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Kaua‘i is made up of one giant extinct volcano. The island is located in the tropics at 22 degrees latitude, meaning that it receives direct overhead sunlight twice each year three weeks before and after the summer solstice. (No part of the mainland United States ever receives direct overhead sunshine due to its more northern location.) The island is 553 square miles, with 50 of its 113 miles of shoreline composed of sand beaches. Compared to the other Hawaiian Islands, Kaua‘i and O‘ahu have by far the highest proportion of sand beach shorelines. You might read in brochures about “white sand beaches.” Actually, they are golden sand beaches, unlike the truly white sand beaches found in other parts of the world. Kaua‘i is too old to have any volcanic black sand beaches since the creation of volcanic black sand ends when the lava flow stops. (Waimea’s black sand beach is from lava flecks chipped from riverbeds and from dirt.)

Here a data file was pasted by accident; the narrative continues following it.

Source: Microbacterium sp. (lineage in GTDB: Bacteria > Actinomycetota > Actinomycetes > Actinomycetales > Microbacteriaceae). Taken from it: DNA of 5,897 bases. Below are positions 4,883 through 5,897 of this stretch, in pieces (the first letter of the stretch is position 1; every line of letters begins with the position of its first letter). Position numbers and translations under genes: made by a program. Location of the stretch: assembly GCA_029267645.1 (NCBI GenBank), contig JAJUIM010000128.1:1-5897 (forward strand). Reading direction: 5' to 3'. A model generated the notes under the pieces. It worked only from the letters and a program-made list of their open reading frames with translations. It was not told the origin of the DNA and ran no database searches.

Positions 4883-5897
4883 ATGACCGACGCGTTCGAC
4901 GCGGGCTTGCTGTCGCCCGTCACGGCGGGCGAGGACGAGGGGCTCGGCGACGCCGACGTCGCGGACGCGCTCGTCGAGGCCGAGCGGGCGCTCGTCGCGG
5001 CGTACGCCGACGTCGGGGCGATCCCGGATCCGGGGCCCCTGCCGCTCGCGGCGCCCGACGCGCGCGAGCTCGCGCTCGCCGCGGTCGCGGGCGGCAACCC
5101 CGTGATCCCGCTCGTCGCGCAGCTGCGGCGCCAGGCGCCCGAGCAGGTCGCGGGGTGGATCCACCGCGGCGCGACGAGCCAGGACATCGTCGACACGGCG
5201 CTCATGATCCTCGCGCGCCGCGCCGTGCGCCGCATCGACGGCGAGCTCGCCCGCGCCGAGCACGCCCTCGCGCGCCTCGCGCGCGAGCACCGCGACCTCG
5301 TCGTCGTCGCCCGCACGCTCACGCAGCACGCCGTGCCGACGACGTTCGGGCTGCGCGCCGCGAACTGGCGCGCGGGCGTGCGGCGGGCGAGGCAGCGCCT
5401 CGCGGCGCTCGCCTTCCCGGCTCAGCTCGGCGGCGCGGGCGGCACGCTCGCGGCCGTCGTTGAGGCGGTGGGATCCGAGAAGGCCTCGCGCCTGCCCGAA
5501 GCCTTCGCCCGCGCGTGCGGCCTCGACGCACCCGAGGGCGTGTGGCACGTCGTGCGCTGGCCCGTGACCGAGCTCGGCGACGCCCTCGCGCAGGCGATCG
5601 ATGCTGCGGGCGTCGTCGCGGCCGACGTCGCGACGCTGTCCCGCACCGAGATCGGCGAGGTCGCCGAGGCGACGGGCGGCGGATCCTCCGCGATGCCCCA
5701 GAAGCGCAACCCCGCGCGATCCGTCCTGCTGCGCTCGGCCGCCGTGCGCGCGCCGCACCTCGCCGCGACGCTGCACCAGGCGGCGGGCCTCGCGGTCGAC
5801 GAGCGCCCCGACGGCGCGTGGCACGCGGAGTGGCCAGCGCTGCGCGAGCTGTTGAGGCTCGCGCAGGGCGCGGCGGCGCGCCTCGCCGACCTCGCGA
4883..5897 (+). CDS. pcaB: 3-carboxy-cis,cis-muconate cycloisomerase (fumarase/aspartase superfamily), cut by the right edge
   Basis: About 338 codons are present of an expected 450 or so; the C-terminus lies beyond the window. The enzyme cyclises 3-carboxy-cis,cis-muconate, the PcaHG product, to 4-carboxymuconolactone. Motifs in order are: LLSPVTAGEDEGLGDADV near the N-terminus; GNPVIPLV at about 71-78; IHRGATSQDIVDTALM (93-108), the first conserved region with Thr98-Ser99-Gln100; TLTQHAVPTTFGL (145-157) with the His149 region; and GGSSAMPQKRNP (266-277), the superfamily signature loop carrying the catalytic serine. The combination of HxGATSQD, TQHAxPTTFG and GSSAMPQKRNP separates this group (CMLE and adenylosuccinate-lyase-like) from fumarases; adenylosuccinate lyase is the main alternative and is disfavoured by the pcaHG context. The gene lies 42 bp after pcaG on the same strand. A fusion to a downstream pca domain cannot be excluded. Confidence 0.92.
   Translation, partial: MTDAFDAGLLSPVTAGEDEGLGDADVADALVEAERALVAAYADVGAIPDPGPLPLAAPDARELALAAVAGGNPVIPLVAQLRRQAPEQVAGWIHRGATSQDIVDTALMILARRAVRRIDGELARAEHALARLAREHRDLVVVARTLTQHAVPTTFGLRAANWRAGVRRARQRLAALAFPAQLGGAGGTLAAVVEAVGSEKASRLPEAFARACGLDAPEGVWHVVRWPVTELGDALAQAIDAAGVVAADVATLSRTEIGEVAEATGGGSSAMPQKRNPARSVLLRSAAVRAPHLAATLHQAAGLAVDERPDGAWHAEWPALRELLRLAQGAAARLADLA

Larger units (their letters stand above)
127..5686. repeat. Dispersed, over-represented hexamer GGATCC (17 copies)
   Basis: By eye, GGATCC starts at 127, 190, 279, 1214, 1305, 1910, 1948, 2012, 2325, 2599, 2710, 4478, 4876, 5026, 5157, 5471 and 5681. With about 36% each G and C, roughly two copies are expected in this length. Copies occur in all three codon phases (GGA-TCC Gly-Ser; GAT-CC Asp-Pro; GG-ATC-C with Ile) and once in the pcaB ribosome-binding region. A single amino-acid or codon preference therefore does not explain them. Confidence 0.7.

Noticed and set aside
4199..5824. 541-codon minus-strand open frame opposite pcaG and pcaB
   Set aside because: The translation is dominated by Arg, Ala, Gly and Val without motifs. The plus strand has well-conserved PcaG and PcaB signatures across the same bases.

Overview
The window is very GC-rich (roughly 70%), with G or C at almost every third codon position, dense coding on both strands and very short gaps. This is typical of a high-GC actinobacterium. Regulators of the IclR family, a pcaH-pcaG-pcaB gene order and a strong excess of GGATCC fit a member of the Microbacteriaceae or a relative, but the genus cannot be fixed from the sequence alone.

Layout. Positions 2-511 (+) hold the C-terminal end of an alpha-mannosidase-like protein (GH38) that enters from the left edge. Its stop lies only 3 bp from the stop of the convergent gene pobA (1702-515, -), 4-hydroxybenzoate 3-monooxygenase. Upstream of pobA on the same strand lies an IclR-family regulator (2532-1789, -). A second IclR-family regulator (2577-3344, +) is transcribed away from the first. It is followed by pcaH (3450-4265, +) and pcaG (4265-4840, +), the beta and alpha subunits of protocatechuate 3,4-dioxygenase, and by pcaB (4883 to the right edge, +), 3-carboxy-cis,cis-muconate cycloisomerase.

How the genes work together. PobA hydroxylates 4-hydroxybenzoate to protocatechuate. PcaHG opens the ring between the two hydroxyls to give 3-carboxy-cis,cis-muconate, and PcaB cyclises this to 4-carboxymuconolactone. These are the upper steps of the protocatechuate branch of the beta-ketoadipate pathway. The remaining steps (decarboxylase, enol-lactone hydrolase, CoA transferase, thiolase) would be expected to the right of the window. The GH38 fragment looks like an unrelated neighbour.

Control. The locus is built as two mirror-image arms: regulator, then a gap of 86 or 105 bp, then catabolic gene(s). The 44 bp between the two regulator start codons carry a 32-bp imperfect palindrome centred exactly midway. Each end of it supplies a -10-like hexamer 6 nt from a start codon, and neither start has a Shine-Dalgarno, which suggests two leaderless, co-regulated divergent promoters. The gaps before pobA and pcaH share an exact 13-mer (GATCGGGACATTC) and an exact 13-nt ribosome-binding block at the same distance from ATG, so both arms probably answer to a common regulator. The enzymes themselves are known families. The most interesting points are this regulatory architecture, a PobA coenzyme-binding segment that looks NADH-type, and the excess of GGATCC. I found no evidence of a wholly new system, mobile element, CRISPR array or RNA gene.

Kaua‘i Map

Kaua‘i’s interior is mountainous, with deeply eroded valleys and large plains around most of the coastal areas. Its rainfall is more varied than any place in the world. The northern and eastern parts of the island (called the windward side) receive the majority of the rain, with the southern and western sections (leeward side) considerably drier.

For more info on any of the islands, download our Hawaii Revealed app.